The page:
Interestingly this month sees the release of another dungeon delving game that couldn’t be more opposite to Dungeonquest and that is Dungeon Twister 2. Dungeon Twister is a game that is nearly always compared to chess and luck is nearly obsolete in the game. This new version of the game looks to be the nicest (if the most expensive) version yet. It will apparently be backwards compatible with all the old expansions and it is a game I look forward to picking up sometime in the future.

Until next time, this has been Unboxed…

Mar 212012

pic889446_md[1]By Chris Bowler

Every year, dozens of new board games release that are choc full of plastic. There is nothing inherently wrong with this, I can hardly claim to avoid the stuff as an avid mini gamer and dungeon crawl fan I own more plastic than some toy manufacturers but today I’m going ask the question, why?

Why is that board game publishers choose to produce plastic miniatures?

At first plastic may appear to be a cheap alternative to other available products. The price point per miniature drops to an extremely low figure when they are produced in volume. However, the initial outlay costs are not small, the cost of the moulds for plastics can be extremely high. Happily, plastic moulds last much longer than metal and plastic is lighter to ship than metal or wood.

However to make this manufacturing process viable the publisher either needs to raise the price of the game or to produce, and more importantly, sell, a vast quantity of the games. This is why companies like Hasbro can produce plastic heavy games at a very low price point, while a company like Fantasy Flight or Days of Wonder has to charge significantly more.

However, many games that use plastic do not use high quality sculpts. This seems like an odd business decision. The sculpting fee is considerably smaller than the moulding process, it would seem that if you plan on producing a quality product you should invest at little more on the sculpts to ensure a quality end product. The truth of this can be seen in the success of Super Dungeon Explore.

However, it’s not just the sculpts that tend to be low quality, but the material itself. There are two kinds of plastics, the hard brittle kind, such as you may find in Risk and the soft rubbery kind such as that found in Descent.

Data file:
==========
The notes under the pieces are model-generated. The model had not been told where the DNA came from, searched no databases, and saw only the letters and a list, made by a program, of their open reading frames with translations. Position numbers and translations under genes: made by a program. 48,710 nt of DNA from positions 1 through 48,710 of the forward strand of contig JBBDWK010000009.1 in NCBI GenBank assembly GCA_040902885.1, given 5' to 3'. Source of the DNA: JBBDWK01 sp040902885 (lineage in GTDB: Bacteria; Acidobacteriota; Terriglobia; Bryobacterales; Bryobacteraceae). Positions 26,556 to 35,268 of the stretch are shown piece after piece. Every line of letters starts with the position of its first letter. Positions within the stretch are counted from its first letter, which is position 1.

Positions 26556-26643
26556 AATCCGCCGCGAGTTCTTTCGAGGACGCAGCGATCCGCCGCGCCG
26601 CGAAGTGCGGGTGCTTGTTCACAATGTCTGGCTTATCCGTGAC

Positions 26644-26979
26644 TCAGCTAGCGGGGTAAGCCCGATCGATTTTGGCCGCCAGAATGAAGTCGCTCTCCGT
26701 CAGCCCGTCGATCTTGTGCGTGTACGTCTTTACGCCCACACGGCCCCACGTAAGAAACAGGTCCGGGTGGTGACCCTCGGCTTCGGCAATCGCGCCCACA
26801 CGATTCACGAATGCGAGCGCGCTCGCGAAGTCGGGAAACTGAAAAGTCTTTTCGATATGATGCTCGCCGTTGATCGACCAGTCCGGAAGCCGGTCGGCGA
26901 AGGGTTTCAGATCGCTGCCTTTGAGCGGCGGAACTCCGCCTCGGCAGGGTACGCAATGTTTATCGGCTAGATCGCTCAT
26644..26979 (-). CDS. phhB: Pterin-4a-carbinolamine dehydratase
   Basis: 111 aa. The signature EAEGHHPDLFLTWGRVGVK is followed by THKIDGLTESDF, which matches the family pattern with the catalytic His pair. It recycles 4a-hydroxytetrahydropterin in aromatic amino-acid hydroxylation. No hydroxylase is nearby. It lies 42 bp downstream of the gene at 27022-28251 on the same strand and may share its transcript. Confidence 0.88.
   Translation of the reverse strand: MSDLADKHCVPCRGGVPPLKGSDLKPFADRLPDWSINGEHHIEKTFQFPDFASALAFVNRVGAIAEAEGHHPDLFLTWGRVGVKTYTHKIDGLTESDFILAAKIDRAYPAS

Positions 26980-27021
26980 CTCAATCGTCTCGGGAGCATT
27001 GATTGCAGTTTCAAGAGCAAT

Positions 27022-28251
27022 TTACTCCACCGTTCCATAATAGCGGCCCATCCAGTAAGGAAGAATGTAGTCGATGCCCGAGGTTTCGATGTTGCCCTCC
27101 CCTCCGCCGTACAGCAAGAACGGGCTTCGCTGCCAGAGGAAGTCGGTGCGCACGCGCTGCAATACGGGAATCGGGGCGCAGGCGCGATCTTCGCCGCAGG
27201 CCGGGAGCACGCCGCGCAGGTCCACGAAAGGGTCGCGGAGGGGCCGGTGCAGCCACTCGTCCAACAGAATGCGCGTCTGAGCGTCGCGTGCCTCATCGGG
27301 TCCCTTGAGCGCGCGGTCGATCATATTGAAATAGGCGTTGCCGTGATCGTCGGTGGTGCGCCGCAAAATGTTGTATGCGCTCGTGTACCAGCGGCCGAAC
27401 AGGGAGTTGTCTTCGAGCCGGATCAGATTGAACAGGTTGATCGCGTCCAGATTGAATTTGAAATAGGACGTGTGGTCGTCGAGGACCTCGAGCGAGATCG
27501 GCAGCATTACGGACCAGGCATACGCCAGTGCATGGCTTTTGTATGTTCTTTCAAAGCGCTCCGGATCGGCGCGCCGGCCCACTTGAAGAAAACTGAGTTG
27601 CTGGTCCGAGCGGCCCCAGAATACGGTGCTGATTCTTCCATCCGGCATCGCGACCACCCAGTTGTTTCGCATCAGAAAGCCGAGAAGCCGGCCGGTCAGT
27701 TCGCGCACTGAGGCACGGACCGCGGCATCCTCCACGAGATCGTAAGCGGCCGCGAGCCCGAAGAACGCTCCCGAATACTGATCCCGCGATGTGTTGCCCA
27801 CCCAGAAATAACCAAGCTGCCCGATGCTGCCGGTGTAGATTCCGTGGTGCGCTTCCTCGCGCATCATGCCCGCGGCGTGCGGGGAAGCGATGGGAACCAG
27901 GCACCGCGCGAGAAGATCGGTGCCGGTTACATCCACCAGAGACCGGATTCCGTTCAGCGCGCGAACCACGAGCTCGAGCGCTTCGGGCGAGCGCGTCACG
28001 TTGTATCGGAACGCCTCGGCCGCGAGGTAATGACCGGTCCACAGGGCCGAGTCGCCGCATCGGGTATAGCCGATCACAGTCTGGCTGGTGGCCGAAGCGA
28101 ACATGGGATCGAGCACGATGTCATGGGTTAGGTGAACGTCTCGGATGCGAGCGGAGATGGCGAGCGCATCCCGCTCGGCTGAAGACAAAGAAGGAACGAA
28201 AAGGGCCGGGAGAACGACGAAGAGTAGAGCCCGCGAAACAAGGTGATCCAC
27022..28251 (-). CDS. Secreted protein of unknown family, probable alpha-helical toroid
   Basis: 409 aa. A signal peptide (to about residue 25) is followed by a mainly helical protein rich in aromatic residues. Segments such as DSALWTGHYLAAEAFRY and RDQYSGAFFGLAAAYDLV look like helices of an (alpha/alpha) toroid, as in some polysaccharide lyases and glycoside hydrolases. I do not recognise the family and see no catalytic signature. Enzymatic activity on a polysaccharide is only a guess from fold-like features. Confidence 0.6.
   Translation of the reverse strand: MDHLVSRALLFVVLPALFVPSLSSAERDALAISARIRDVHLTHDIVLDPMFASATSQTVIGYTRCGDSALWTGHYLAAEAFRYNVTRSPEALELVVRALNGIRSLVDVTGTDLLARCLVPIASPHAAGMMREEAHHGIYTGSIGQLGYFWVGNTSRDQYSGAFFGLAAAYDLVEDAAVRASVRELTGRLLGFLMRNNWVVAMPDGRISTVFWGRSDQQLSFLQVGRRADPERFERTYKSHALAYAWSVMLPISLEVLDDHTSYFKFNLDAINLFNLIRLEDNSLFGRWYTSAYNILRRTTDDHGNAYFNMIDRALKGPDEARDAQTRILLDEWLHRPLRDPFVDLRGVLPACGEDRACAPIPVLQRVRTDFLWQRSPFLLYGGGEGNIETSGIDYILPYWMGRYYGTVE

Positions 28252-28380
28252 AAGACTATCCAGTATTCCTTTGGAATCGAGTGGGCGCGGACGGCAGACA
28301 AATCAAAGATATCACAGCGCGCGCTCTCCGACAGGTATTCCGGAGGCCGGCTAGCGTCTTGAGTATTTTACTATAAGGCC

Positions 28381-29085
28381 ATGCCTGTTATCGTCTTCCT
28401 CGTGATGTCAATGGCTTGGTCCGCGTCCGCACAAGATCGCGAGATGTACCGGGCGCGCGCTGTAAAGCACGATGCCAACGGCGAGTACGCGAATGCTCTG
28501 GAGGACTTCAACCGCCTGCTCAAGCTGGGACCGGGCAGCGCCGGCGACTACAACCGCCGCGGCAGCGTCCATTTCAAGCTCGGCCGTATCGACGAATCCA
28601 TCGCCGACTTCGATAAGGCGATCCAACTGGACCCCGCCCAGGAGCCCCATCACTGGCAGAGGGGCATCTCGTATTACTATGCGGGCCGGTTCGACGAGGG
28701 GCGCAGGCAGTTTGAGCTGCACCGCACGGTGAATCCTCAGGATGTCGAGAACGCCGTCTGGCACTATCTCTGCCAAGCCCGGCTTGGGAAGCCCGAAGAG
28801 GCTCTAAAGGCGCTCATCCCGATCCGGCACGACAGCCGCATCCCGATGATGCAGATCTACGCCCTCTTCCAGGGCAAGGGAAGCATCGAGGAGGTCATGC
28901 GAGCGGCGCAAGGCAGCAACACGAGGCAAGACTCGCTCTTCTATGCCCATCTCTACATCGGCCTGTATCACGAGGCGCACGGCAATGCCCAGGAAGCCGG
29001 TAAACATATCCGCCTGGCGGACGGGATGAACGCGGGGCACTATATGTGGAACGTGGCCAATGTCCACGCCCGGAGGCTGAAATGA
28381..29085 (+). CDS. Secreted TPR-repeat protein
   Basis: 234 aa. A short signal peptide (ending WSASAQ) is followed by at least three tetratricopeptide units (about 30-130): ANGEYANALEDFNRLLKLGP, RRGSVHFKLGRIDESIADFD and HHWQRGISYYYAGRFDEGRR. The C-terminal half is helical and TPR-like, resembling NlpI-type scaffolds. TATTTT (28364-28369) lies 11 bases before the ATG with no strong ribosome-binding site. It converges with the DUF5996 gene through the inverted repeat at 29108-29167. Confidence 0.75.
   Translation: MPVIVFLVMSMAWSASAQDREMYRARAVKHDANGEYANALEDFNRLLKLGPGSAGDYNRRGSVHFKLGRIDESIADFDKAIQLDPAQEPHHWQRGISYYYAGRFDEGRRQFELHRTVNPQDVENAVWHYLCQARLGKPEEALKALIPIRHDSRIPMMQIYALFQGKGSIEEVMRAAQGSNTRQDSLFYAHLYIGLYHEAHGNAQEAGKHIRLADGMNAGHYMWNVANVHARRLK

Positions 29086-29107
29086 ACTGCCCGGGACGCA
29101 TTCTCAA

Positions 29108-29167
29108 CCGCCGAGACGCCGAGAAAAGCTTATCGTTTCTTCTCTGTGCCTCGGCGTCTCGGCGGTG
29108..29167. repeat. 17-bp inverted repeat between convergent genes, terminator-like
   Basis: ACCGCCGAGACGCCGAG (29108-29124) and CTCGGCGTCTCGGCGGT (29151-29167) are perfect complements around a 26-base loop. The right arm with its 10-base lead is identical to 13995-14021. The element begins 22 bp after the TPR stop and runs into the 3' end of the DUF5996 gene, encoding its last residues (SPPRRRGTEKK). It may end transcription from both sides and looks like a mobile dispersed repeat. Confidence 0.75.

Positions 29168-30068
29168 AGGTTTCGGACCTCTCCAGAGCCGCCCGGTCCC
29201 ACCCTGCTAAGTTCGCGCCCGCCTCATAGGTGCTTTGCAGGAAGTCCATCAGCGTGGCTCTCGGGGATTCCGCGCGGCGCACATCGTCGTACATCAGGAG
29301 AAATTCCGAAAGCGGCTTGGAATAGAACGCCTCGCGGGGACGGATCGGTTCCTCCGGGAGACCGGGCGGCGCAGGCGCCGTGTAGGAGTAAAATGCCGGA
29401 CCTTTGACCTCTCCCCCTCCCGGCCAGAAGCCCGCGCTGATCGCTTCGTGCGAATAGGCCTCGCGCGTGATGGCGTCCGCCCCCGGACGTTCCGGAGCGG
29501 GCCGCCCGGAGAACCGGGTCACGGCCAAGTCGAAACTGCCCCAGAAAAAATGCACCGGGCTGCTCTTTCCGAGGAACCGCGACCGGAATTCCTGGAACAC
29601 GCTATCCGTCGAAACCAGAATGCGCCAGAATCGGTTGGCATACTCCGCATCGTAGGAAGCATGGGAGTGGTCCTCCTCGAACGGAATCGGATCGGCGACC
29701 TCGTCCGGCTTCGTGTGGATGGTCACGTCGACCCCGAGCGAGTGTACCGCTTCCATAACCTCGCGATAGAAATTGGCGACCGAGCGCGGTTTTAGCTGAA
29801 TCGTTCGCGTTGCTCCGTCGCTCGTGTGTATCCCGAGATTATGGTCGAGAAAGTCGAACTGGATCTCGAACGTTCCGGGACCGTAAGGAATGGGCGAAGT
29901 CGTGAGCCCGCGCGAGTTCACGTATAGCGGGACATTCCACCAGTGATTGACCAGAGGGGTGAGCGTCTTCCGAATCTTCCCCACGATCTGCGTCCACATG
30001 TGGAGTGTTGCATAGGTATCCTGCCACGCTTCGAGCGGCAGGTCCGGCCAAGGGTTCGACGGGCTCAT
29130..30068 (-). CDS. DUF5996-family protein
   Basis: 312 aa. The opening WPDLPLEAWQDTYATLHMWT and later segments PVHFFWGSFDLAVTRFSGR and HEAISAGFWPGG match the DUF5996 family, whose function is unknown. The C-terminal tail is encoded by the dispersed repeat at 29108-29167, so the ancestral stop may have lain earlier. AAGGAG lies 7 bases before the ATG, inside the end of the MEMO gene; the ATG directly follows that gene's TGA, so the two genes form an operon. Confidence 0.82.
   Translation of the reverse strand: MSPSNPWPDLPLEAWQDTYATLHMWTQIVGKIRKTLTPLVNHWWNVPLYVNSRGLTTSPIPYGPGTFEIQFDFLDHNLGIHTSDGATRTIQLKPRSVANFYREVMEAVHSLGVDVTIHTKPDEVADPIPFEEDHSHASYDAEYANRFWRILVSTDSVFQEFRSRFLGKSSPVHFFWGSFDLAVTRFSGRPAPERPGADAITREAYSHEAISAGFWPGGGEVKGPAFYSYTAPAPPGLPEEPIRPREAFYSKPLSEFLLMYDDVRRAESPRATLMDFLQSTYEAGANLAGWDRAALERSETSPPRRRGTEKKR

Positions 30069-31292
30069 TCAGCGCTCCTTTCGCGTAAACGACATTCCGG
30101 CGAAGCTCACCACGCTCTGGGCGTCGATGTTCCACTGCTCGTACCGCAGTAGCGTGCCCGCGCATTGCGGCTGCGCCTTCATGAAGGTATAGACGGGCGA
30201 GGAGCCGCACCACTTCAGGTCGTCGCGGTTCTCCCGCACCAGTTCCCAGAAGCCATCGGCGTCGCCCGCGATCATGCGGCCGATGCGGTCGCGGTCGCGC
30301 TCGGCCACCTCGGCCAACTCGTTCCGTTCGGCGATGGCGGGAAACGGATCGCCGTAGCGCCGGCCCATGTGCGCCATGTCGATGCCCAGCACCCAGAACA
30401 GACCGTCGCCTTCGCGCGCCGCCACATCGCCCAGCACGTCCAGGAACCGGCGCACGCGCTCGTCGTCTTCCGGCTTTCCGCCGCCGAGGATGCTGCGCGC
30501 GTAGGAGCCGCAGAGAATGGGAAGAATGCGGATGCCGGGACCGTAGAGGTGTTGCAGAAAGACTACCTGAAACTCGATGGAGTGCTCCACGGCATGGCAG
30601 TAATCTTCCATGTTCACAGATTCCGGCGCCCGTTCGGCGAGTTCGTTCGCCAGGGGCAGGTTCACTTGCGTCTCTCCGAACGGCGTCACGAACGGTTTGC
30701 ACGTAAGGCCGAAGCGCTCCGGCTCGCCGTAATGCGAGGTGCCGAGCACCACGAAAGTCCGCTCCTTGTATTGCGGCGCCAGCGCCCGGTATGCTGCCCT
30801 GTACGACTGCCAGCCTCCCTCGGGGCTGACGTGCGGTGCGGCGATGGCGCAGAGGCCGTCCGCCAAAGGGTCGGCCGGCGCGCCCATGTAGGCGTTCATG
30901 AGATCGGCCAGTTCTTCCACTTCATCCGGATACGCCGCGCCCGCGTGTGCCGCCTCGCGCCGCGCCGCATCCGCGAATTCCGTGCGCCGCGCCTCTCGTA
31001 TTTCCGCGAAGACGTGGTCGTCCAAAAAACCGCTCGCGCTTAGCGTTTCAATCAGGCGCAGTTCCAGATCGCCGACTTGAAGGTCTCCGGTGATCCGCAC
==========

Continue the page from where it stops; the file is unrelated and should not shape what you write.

Both such materials present problems. The hard plastic can easily break during shipping, which for companies like FFG, who will replace broken parts, could mean a large second outlay on replacement pieces and shipping costs. However hard plastic holds it’s shape and details better, which is why companies like Games Workshop have used it for years. The soft rubbery plastic neatly combats the shipping issue and the fact that the pieces will be handled by players who may not necessarily know how you should handle delicate miniatures!!! However, this method often results in warped miniatures with a substantial lack of detail.

When you consider that plastic in games increases the price point, not only through manufacturing costs but also through the additional weight and increased size of the box for shipping, it begs the question, why bother? What are the alternatives?

I’m glad you asked. The alternatives are many.

Metal – Metal components would combat the issue of quality, however not of weight or the manufacturing costs.

Resin – Resin production is still a developing process. Resin allows for much higher quality miniatures than plastic, with even less weight and a cheaper overall production process. However, they are also less durable and are susceptible to casting issues with air bubbles. Eventually however I believe resin will become the material of choice, although a more durable kind than is currently on the market.

Wood – Wood is often used in games. It creates a different atmosphere to plastic, giving a feeling of abstraction. With laser cutting complex shapes are not difficult to produce relatively cheaply. Although wood is not as cheap as plastic the initial outlay is lower making it a viable alternative for smaller print runs. However wood is heavier still than plastic.

Cardboard – Cardboard is an alternative that is very affordable. It offers a similar function to plastic miniatures without the associated risks. It also removes the end users need to build and/or paint anything.

But, none of this really answers the question, why do we use plastic?

We know that plastic makes our games more expensive, we know it’s never going to be as detailed as wargames miniatures, we know it will need assembling and painting, we know it breaks and bends and yet we still continue to use it… But why?

Because it looks impressive. Because it feels tactile.